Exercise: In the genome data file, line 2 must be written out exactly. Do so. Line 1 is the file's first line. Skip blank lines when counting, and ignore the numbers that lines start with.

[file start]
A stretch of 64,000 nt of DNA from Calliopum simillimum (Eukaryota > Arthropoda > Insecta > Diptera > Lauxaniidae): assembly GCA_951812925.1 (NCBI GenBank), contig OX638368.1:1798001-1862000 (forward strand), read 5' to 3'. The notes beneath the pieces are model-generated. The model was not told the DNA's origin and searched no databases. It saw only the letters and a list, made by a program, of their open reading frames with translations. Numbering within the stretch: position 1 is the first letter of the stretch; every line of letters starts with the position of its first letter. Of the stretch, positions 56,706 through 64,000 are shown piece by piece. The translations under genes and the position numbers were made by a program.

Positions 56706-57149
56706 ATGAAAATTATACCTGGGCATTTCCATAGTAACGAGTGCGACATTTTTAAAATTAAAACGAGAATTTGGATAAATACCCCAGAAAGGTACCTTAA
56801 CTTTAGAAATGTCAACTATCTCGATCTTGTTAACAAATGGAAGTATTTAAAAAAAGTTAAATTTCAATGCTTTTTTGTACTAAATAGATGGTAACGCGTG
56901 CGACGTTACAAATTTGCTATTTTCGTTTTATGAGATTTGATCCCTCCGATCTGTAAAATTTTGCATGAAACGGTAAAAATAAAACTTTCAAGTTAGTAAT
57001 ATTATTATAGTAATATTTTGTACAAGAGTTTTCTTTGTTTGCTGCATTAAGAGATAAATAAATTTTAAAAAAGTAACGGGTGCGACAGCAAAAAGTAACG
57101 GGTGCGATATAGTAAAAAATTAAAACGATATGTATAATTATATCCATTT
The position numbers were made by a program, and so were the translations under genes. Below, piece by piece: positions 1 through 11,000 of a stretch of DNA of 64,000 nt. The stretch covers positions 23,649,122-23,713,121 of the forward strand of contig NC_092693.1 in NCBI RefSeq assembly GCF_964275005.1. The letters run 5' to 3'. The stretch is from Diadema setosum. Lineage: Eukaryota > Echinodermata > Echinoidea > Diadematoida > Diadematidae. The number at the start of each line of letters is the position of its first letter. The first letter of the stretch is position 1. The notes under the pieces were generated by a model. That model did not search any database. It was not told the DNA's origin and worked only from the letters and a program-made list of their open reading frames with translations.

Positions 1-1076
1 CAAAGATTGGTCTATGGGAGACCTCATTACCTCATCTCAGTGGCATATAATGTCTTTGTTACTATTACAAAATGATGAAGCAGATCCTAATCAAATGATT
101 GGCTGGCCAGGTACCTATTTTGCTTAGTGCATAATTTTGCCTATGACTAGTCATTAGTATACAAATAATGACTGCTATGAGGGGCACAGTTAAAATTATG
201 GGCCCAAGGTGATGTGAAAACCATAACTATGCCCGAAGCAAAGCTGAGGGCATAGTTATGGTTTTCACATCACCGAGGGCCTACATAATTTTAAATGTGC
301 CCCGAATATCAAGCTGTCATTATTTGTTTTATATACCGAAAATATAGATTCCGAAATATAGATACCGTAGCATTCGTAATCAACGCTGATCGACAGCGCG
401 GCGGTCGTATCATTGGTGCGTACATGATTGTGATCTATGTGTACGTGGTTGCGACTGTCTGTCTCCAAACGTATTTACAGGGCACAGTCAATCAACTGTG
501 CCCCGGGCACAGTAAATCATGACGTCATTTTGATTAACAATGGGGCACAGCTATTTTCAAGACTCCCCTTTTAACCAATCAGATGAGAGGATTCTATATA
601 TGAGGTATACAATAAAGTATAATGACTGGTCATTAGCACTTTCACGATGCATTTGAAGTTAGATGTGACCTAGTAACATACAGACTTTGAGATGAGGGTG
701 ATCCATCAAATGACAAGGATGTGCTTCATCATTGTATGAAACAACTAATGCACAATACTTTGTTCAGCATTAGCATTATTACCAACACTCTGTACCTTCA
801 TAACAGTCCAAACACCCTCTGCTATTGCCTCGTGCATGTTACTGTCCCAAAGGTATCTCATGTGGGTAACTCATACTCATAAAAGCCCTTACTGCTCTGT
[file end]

Positions 56706-57149